Oh, if you're worried about game data, most modern games - when you uninstall through the Control Panel->Uninstall it'll ask you whether to save game data or not. Select not. When you reinstall the game, it'll be able to access all of your extant saved data.

So, if you reinstall from Steam to another (D -HD) drive, it'll still access the saved data in your (C -SSD) drive, and this should be seamless if you've been using default installs (so the program knows where the files are expected to be).
posted by porpoise at 8:35 PM on July 23, 2012


I have my home machine set up sort of like this. Everything's working fine, and it took a lot of tinkering.

If your new SSD is as big or bigger than the drive you have now, I'd really suggest just imaging it straight over as a first step. This $20 kit will make it a breeze. Yes, there are free software alternatives, but with this thing, you'll plug in your new drive, click GO and walk away for a bit. When it's done you swap the SSD in and enjoy it, then start messing with moving stuff off it onto a secondary drive if you decide you still want to deal with that.
posted by chazlarson at 9:51 PM on July 23, 2012


I know of no good way to do this. I have tried lots of ways. All of them cause trouble. None of them work as well as doing a fresh Windows installation on the new drive and fresh software installations onto the slave.
posted by flabdablet at 10:01 PM on July 23, 2012


Right. I should point out that on my home Windows 7 machine, with the OS on C: and various large directories moved to W: via junction points, many Windows updates are now failing with vague errors.

I imagine I would be well served to follow flabdablet's advice, but aside from the update issue everything's working fine, so so now I'm not really all that motivated to embark on that project.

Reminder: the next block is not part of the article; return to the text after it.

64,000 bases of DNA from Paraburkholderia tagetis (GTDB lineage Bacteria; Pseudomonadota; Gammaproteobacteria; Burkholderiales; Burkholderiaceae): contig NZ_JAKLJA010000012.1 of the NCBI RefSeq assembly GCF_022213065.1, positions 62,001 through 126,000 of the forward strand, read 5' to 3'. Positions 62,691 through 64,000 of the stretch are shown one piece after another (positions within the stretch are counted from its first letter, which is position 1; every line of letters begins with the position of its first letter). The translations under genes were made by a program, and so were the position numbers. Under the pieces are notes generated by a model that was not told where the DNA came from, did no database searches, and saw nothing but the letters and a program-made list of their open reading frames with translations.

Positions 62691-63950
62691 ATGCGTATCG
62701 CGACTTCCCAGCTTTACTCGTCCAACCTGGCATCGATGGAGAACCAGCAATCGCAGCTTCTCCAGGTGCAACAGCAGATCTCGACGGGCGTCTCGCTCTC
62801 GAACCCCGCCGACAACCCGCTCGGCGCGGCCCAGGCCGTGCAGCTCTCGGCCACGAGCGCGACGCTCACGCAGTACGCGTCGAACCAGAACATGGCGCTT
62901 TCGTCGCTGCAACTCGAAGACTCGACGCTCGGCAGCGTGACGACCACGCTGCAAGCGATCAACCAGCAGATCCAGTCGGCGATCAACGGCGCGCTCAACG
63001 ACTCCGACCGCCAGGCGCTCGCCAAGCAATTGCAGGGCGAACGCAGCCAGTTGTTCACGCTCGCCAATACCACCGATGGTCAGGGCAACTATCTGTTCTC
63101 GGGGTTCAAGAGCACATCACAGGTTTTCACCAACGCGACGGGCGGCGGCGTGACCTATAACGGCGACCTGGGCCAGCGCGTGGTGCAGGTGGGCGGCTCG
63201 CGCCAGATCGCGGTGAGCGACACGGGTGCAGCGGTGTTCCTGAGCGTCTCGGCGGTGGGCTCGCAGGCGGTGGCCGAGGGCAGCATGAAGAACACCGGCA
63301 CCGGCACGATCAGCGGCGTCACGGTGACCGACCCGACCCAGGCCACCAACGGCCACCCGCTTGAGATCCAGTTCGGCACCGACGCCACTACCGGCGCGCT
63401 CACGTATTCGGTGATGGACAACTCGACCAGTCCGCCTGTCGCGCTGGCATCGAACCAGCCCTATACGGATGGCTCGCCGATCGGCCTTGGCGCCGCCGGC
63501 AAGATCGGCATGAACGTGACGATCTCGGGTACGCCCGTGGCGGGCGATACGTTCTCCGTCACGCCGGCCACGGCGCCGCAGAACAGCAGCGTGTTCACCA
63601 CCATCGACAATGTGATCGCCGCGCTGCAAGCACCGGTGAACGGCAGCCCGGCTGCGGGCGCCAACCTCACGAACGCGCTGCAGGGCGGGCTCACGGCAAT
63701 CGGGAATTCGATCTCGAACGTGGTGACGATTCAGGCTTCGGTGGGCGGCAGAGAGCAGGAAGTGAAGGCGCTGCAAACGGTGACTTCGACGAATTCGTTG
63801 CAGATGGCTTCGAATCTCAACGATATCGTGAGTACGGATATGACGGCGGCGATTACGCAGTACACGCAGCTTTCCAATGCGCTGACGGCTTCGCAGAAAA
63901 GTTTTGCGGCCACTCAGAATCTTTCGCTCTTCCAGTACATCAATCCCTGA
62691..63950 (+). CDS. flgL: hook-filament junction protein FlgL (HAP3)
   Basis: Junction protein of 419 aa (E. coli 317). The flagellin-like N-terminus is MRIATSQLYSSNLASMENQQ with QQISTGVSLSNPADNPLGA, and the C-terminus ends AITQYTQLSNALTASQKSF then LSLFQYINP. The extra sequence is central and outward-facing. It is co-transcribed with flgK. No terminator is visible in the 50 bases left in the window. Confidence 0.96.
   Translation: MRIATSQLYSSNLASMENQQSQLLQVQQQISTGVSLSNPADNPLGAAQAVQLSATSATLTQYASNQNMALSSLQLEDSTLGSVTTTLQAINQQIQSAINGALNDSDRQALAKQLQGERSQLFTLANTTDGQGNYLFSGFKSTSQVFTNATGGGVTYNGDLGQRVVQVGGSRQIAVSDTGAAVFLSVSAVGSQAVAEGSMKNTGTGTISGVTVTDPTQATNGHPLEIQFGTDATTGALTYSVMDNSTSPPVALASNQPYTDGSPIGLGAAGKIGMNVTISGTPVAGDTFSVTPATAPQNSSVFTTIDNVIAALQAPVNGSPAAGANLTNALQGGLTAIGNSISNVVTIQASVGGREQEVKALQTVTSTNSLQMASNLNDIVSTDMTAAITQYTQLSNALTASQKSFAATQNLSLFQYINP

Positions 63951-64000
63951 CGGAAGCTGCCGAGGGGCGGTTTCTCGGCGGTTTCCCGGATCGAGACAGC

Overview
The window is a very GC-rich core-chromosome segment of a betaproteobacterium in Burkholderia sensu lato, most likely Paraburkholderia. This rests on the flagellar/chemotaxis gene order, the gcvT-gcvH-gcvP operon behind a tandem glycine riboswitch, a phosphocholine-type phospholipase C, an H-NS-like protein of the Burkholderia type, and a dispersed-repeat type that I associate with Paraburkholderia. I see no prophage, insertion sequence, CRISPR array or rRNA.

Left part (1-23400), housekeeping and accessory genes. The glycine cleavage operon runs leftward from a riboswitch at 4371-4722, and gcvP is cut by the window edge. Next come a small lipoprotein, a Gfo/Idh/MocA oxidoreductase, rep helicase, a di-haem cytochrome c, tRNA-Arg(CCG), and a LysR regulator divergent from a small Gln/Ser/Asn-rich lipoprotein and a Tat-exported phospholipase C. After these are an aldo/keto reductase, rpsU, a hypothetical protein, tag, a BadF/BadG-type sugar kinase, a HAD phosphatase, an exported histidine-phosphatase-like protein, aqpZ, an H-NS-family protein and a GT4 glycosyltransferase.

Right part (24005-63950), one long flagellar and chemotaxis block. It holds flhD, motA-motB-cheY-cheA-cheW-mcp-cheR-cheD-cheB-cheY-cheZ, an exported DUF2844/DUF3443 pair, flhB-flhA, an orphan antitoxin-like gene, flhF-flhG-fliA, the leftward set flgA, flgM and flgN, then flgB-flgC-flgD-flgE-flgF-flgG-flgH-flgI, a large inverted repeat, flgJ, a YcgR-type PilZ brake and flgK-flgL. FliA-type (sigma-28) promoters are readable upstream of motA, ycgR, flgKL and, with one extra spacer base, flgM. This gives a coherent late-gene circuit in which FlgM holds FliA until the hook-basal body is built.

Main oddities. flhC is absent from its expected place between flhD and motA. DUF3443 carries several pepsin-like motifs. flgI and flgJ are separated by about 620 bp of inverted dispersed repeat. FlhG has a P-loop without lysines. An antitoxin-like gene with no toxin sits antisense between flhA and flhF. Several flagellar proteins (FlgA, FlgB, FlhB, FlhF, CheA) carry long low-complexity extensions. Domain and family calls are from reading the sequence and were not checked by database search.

posted by chazlarson at 10:45 AM on July 25, 2012


I don't know whether Windows 7 still does this, but Windows XP doesn't react well to having the "Documents and Settings" profile root folder moved to a different drive via a junction; among other things, any attempt to delete a file using Windows Explorer will fail (with a mysterious Access Denied error, if I recall correctly) unless you bypass the Recycle Bin.

This is because the Recycle Bin works via rename (intra-filesystem move) operations, with each drive having its own Recycler folder, and Explorer simply looks at the pathname of the file to be recycled in order to work out which drive's Recycler folder to use. So even if a junction at "C:\Documents and Settings" means that "C:\Documents and Settings\flabdablet\My Documents\recycle-me.txt" is in fact on drive D:, Explorer will still attempt to rename it into a subfolder of C:\Recycler and this fails.

The same effect is behind those random update failures. One of the mechanisms Windows uses to replace in-use files during updates is to defer the replacements until the next boot, at which time the replacement files will be renamed into place. If the temporary folder where Windows holds the replacements isn't part of the same filesystem as their final destination because of junction tricks, the boot-time renames will fail and break the updates.

Updates that can be done immediately without involving the deferred rename mechanism would presumably be unaffected.

Even without junction tricks, having the profile root folder on a different drive from %ProgramFiles% can cause issues. I once set up a little flock of classroom computers with "Documents and Settings" allocated on drive D: at Windows installation time, and found that Panda Cloud Antivirus wouldn't update properly on those. It turned out that the updater was using a subfolder of %ALLUSERSPROFILE% (which is itself a subfolder of the profile root) to hold boot-time replacements for components installed under %ProgramFiles%, meaning that at boot time there would be a doomed attempt to rename some files from drive D: to drive C:.

I wrote a little script to work around that fault until Panda fixed it properly in version 1.3. As it stands, that script does the same kind of pathname examination as Explorer does to identify the drive that a file is on. But if you have a bunch of Windows installations where you've done clever junction tricks, and updates are failing because of this issue, and you'd rather try working around it than doing re-installs, all you should need to do is make its Drive() function a little smarter.
posted by flabdablet at 9:45 PM on July 25, 2012


>the boot-time renames will fail and break the updates

Yeah, that makes sense. However, in most of these cases the failure happens in Windows Update before any reboot. Maybe the same rename-into-final-location thing is going on there.
posted by chazlarson at 9:50 AM on July 26, 2012


Oh, and thanks for the script.
posted by chazlarson at 9:51 AM on July 26, 2012


« Older Can a company record phone cal...   |  Superhero origin triple-bill m... Newer »
This thread is closed to new comments.